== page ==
The proliferation of Internet of Things devices is well-documented, with the potential for more than 20 billion connected things by 2020. Installations of connected devices are spanning virtually all industries and cover just about any use case that can be imagined.
With such an enormous volume of connected devices and minimal regulation, it comes as little surprise that many of them have been programmed incorrectly and are supplying users with false or misleading information.
“So, how do you look at scenarios like that?,” said ISACA board director R.V. Raghu during Wednesday’s session on IoT audits at EuroCACS in Edinburgh, Scotland. “It can become very dangerous.”
IoT audits should align with enterprise needs and ensure a compliance approach is factored in from the outset. Auditing IoT can help address a wide array of important questions, including each of the following:
- How will the device be used from a business perspective, and what business value is expected?
- What threats are anticipated, and how will they be mitigated?
- Who will have access to the device, and how will their identities be established and proven?
- What is the process for updating the device in the event of an attack or vulnerability?
- Who is responsible for monitoring new attacks or vulnerabilities pertaining to the device?
- With whom will the data be shared?
In the case of IoT, the answers to these questions can have urgent implications. Raghu used a nuclear plant as an example, saying that the capacity to interpret accurate data in timely fashion can guard against potentially damaging irregularities at the plant.
“We want to be able to pick up the data at the right point and then tell you, this is what we need to do,” Raghu said.
Privacy considerations need to be taken into account by IoT device manufacturers, given the enormous capacity to gather data. Encryption might need to be built into devices to protect potentially sensitive information, such as with medical devices used by hospitals.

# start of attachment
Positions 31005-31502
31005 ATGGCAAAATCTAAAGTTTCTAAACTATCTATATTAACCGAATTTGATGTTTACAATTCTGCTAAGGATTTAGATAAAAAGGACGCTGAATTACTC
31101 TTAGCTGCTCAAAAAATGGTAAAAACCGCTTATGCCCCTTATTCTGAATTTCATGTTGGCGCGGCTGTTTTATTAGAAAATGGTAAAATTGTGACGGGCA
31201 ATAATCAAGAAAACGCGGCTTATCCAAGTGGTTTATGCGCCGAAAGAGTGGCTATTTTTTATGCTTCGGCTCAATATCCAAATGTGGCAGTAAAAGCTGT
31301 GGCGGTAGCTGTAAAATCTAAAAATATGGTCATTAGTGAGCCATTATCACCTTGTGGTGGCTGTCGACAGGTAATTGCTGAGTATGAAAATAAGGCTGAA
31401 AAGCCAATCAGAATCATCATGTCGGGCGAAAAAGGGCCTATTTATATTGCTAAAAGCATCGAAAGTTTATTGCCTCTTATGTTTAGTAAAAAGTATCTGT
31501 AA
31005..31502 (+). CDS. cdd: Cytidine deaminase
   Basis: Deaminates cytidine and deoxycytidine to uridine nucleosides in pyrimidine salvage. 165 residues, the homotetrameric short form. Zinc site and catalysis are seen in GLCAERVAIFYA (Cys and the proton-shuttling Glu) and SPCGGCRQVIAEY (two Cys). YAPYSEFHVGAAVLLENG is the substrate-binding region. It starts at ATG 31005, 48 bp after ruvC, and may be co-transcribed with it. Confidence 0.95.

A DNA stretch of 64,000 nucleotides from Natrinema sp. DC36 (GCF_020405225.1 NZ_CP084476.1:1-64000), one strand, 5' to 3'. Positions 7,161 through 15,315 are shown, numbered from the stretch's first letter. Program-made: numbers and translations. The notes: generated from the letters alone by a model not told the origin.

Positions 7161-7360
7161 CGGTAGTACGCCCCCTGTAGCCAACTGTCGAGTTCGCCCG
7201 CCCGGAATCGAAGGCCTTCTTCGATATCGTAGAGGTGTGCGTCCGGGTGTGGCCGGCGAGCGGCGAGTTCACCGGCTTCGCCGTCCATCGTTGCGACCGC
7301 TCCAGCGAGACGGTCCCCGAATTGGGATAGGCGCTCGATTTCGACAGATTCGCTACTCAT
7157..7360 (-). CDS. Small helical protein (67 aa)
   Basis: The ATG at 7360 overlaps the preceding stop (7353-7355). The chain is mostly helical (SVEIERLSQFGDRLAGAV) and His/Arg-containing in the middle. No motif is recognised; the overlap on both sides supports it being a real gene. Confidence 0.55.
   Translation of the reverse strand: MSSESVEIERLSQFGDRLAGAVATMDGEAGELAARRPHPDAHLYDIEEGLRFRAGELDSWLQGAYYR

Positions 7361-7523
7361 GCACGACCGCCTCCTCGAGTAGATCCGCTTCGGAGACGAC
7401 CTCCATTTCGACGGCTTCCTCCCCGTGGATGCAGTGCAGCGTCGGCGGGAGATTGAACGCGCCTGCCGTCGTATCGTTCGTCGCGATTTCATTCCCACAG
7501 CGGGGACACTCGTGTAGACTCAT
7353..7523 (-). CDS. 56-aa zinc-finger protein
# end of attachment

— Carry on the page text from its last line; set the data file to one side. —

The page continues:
“Do we need to get greedy and collect everything that is possible, or do we only collect the data that makes sense to us?” Raghu said. “And, in the post-GDPR world, that is a very important question to ask.”
Raghu also expressed concern that regulation of IoT devices is lagging behind the surging usage, meaning there is little standardization on the IoT landscape.
That puts even more of a premium on strong risk management and robust controls. Among the baseline controls that should be put in place for IoT devices are identity and access management, malware protection, transmission confidentiality and time-stamping. Raghu also highlighted “Level 2” controls, such as patching, vulnerability management and log management, saying many organizations do a subpar job with their log management.
“People don’t want to do the log analysis, and if you don’t do the log analysis, you don’t understand how the device is behaving, and you could have a serious problem on your hands at some point,” Raghu said.
Whether affecting security in homes, in hospitals, in cities’ critical infrastructure or just about any other setting of today’s society, the ramifications of insufficient IoT security can be serious. Raghu said IoT audits should emphasize the importance of continuous monitoring, as prescribing fixes months after the fact can be far too late.
“You don’t have that kind of luxury here,” Raghu said. “You might need to fix it on an ongoing basis, on the fly, so it becomes very important you have a real-time status on this.”